Tectonically, the house has a hard outer shell and a soft inner lining. The shell addresses the semi-wild landscape; the lining creates a warm interior generally associated with the traditional log cabin. The sense of severity and enclosure of the exterior vanishes once inside the comfortable and luminous environment where vertical and horizontal spaces flow into one another. Moreover, the long strips of continuous floor-to-ceiling windows frame the spectacular view of the forest and lake beyond, and contribute to the excitement of the space. The manifest opposition between interior and exterior makes for a compelling architectural experience.

On the interior, the formal idea is simple but the richness of the experience is derived from the quality of the material palette and the subtleties in the details of construction. The plain volume of the living room extends at either end into screened porches: the west porch is ideal for afternoon sunning, and the east porch exists as a semi-open breakfast area that extends the kitchen. All walls, ceilings and window frames are clad in perfectly matched full-size sheets of semi-varnished Douglas fir plywood. The liner is so finely designed and executed that it compares with the vaunted details of the later minimalist architecture of Mies van der Rohe. The entire ground floor is paved with large sawed stones denoting the stone shelf below. At either end are two large chimneys that anchor the double-height space of the living room to the rock shelf. By placing one of the chimneys at the far end of the screened porch rather than between the porch and the living room, the two fireplaces become the bookends holding the combined areas together. It is a simple but effective architectural gesture of termination.

An ingenious planning idea organizes a suite of family rooms and a private study on the upper floor. Placed at the extreme ends of the house, the two private zones are physically disconnected from one another. To emphasize their autonomy, each zone is accessible only by its own staircase making travel from one to the other an unavoidably vigorous descent and ascent along the two symmetrically opposite flights of stairs. This unexpected and perhaps inconvenient duality affords the occupants a definite “other wing” inside the volume of the house, a spatial luxury usually found in much larger homes.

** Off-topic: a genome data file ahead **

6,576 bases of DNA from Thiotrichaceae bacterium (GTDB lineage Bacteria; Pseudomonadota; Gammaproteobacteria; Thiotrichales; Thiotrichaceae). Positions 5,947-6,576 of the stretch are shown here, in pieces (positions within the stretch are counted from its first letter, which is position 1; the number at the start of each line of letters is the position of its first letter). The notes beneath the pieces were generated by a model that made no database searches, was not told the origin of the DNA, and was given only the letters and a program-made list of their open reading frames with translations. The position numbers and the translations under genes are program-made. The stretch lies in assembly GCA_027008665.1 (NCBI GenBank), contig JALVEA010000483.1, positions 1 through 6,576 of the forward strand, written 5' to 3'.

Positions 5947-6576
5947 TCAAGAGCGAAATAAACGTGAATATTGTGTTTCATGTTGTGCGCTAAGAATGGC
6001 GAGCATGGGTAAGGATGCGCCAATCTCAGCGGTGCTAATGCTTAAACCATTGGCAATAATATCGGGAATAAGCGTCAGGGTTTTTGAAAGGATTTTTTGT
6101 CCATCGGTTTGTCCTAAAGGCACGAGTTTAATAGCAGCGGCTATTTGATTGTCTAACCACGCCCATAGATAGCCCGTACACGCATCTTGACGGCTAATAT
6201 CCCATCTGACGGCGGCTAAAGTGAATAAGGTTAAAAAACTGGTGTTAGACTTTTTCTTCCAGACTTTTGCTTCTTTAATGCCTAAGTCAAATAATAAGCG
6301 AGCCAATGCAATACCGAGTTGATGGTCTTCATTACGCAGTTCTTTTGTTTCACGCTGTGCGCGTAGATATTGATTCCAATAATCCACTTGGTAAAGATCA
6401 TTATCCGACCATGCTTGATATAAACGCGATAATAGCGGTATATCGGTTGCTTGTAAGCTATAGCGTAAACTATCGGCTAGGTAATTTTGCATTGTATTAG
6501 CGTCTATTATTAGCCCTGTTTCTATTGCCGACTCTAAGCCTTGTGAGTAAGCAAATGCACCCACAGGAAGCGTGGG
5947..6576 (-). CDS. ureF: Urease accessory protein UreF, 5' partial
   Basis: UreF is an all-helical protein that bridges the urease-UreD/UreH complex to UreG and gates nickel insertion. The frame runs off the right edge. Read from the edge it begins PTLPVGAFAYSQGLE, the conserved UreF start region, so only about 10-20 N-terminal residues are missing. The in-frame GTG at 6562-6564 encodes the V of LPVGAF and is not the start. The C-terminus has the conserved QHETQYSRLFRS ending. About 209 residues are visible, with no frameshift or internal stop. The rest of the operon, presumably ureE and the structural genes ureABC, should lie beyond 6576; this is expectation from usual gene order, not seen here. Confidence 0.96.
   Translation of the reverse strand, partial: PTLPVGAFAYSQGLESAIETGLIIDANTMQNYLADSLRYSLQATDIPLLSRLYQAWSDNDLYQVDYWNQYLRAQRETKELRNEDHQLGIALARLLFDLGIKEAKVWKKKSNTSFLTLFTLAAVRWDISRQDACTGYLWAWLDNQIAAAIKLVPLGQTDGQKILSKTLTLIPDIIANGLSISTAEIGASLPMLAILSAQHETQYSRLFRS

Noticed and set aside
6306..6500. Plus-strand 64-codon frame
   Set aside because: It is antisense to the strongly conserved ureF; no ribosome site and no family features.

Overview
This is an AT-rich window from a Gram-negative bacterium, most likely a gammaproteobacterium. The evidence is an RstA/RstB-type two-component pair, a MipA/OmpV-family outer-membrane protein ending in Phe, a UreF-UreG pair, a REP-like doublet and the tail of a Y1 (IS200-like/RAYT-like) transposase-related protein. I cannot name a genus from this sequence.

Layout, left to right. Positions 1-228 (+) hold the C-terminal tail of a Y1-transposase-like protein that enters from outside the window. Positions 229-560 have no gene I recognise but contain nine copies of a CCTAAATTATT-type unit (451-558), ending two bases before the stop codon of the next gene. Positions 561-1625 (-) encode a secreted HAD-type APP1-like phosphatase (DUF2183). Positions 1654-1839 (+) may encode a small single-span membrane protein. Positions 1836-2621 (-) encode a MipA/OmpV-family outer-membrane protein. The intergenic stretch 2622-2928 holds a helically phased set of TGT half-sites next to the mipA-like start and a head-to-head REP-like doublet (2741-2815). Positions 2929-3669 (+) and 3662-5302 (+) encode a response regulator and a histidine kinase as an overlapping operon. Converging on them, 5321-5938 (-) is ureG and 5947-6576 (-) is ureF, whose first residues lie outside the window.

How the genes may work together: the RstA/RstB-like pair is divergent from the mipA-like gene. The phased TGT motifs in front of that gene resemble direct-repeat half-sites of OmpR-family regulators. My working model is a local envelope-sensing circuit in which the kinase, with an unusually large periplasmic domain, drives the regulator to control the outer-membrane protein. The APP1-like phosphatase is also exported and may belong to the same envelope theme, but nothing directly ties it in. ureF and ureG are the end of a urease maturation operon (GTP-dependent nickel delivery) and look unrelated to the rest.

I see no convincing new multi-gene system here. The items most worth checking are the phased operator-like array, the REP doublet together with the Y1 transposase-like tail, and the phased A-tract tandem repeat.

I was fortunate to visit Maison Goulet on two occasions. The first visit was marked by the inevitable feeling of awe one encounters when experiencing a unique work of architecture. The second visit, I feared, would produce more critical reactions in me. But in fact it was during this second stay that I discovered the true magic of the place. Only by participating in the life of the occupants, by exploring the surrounding land, and by experiencing a complete 24-hour cycle of living could I admire the rhetoric and logic of the design, and the full emotional dimension of the architecture. I believe Maison Goulet will one day take its place among the great residential icons of Canadian Modernism seen in the work of Patkau Architects, Shim-Sutcliffe Architects, and Brian MacKay-Lyons.

Adrian Sheppard is Professor of Architecture at the McGill University School of Architecture.

Client: Marlne Goulet

Architect Team: Mario Saia (design architect), Marc Pape (construction drawings), Nadia Meratla (presentation drawings)

Structural Engineer: Saia Deslauriers Kadanof et Associs Inc.

Landscape Architect: Claude Cormier Architectes-Paysagistes Inc.

Contractor: Michel Riopel

Area: 260 m2

Budget: withheld upon request

Completion: December 2002

Photography: Marc Cramer unless noted